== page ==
First in UK: British doctor goes on trial for performing female genital mutilation
The hearing, which started on January 13 in London's Southwark Crown Court, resumes on January 20; the court has been adjourned.
The woman, 24 at the time, who gave birth in Whittington Hospital, north London, in November 2012 had suffered a genital mutilation when she was six in Somalia. The procedure involved her labia being partially sewn together.
The prosecution claims that Doctor Dhanuson Dharmasena violated the Female Genital Mutilation Act 2003, when he cut through the scar tissue of the woman and put in two stitches, thus, partly sewing her labia back together.
“It is that stitching back together by Dr Dharmasena, and Mr Mohamed (a second man in the case)’s insistence or encouragement, which the prosecution says is an offence under the Act,” Kate Bex, prosecuting, said, as cited by the Daily Mail.
The operation, known as infibulation, leaves the vaginal opening too narrow to allow a baby to be born naturally.
Doctor Dharmasena, who had started working in the hospital a month before the incident, was delivering the baby, and decided to cut the scar tissue to allow the baby to arrive. He made a cut of 1.5-2cm long to help the baby, which the doctor said was in distress, to be born.
A junior doctor and a midwife noticed him conducting the illegal procedure and reported him to the authorities, after which the investigation followed.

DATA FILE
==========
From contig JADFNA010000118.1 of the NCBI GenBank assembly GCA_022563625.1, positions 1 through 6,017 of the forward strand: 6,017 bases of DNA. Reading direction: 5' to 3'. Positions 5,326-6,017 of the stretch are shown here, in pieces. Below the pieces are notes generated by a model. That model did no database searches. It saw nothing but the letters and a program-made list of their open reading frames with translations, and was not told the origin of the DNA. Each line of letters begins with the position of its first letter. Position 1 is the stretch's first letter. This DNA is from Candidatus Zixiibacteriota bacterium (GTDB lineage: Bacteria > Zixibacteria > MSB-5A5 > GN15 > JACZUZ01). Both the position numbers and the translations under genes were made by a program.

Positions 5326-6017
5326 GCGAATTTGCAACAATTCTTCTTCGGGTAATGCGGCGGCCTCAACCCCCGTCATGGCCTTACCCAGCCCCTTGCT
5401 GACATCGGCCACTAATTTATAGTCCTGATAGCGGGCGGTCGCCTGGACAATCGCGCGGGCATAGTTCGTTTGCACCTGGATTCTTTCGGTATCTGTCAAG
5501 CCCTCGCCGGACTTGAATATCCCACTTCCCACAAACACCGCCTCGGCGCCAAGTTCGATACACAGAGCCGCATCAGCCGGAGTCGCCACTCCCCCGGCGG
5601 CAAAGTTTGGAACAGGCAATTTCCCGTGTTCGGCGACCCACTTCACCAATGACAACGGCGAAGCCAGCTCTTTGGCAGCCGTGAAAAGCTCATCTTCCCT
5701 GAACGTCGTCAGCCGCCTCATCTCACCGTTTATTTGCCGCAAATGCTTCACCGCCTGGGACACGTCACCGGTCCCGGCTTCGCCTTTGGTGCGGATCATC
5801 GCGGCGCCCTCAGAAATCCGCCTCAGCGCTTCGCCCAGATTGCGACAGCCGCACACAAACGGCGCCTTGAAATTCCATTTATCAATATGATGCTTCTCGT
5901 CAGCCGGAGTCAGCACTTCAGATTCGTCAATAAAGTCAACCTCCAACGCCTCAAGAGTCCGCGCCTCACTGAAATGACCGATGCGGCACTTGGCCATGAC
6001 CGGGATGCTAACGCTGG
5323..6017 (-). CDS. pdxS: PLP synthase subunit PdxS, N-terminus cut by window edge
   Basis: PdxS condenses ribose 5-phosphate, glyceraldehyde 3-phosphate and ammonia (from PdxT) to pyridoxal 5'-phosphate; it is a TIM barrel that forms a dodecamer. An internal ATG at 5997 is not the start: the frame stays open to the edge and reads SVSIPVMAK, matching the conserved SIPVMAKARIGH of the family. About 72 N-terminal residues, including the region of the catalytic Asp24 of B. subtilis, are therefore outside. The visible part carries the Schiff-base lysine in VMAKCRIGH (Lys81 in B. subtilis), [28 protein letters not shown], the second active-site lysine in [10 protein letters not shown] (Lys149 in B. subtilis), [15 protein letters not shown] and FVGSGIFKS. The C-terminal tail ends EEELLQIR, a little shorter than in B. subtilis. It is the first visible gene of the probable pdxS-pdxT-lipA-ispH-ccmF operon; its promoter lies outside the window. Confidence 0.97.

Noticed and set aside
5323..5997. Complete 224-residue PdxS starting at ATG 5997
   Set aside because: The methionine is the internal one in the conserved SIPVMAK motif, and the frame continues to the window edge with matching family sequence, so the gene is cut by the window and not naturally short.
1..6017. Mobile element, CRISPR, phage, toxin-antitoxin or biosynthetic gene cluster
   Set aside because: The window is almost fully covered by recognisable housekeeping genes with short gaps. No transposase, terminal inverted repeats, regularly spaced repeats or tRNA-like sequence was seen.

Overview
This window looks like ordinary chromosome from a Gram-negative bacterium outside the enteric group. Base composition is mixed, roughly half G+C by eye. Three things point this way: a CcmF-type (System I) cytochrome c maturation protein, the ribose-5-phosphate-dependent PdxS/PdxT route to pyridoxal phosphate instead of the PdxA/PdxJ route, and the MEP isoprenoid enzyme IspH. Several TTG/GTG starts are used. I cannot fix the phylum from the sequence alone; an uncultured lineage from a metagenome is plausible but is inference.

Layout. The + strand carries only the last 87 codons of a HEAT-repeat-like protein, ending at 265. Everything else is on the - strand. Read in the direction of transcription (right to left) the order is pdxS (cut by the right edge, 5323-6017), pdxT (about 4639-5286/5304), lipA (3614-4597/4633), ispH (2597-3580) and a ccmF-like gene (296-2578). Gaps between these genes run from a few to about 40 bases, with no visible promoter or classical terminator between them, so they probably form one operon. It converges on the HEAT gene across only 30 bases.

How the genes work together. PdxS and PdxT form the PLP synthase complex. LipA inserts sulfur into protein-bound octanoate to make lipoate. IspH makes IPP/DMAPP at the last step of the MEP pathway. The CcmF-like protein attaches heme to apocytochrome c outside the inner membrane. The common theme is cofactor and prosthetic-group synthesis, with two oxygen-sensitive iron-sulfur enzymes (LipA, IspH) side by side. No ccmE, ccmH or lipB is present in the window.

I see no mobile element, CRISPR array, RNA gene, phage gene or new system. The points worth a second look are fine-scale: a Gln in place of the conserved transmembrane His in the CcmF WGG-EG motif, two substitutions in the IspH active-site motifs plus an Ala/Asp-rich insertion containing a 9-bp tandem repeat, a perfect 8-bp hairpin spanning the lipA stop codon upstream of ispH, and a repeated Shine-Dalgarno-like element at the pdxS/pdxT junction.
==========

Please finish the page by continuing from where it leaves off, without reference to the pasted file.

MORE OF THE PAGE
Doctor Dharmasena first claimed he did so on the insistence of the second doctor, Hasan Mohamed, Prosecutor Kate Bex told the Court.
He then, however, said that the operation was his patient’s request
“At no point in time did I intentionally or deliberately want to cause any harm to the patient,” Dharmasena said. “I had obeyed all of the patient's wishes.”
However, the prosecutor commented that the operation should not have been performed unless medically necessary.
Doctor Dharmasena rejects the accusation of FGM Act violation. Mohamed also denies any accusation of aiding or abetting the procedure and of intentionally encouraging or assisting the committing of an offence.
The operation can cause severe health problems, including gynaecological, urological and obstetric problems in women, chronic pain and sexual dysfunction and can even lead to death.
More than 125 million girls and women alive today have undergone the genital mutilation in the 29 countries in Africa and Middle East where FGM is concentrated, according to the World Health Organization.